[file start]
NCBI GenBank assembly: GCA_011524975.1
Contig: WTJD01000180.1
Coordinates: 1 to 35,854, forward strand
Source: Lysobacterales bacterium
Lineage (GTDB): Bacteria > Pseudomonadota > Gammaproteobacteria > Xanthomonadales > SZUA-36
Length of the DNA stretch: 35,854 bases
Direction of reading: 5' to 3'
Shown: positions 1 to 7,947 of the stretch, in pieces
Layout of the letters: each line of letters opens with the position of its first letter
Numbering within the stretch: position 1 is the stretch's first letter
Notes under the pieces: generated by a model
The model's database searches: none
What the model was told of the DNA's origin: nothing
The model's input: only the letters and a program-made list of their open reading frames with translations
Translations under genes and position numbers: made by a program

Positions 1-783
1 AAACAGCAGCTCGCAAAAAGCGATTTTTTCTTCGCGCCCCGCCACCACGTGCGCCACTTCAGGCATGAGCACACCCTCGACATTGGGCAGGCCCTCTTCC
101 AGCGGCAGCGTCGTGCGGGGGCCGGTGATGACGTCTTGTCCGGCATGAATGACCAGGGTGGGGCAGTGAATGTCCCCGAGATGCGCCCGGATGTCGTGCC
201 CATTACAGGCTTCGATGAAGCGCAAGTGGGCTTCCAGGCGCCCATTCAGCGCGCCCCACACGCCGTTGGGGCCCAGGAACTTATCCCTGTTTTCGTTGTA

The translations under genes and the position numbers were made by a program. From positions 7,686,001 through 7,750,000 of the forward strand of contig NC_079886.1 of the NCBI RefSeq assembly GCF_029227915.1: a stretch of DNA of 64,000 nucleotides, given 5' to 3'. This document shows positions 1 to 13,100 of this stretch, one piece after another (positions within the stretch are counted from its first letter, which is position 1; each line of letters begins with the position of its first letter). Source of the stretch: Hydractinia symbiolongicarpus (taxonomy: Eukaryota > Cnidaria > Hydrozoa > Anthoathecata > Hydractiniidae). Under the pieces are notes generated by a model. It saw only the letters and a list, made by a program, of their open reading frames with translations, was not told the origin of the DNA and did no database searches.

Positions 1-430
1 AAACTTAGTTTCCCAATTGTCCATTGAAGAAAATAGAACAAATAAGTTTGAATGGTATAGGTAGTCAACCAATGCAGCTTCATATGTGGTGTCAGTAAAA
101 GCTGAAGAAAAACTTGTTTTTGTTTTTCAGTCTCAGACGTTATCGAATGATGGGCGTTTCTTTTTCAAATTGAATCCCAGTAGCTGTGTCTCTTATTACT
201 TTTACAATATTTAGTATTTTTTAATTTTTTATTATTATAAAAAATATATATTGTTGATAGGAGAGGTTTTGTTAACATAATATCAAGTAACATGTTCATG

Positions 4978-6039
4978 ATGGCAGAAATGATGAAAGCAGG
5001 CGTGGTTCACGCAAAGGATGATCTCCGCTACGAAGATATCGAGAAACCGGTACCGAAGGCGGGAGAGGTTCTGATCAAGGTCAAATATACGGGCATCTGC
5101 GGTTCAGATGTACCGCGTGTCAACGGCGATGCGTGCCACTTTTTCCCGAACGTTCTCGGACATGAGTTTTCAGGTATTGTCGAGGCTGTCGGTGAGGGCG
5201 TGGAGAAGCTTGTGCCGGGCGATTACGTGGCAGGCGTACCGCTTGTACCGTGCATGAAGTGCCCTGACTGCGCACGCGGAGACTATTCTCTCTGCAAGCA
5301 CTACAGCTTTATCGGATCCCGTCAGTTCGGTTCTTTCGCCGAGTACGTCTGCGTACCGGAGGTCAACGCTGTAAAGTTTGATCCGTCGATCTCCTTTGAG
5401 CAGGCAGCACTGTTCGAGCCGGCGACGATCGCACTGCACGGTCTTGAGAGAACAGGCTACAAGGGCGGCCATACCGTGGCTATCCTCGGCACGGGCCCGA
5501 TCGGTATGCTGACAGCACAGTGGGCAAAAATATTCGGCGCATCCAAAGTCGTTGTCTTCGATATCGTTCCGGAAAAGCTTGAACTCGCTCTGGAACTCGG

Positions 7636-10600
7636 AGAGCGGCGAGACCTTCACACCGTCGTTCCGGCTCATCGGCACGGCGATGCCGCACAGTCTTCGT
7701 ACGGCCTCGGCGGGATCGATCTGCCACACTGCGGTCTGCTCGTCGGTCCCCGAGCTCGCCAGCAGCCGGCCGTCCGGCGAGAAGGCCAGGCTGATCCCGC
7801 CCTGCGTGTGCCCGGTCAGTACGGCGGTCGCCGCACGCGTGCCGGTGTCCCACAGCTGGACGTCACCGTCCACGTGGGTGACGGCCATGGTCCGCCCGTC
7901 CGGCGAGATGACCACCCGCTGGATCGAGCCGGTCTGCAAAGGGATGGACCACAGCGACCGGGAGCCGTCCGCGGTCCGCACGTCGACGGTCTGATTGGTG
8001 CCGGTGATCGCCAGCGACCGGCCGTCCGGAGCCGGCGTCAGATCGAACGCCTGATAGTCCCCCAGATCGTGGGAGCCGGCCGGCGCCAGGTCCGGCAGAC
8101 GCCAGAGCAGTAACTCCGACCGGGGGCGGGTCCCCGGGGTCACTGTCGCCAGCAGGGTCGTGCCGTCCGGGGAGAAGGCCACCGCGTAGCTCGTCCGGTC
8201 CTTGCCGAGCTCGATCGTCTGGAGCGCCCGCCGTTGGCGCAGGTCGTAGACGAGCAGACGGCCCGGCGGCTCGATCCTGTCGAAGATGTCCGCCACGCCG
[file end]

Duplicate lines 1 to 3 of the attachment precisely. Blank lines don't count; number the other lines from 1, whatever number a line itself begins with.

NCBI GenBank assembly: GCA_011524975.1
Contig: WTJD01000180.1
Coordinates: 1 to 35,854, forward strand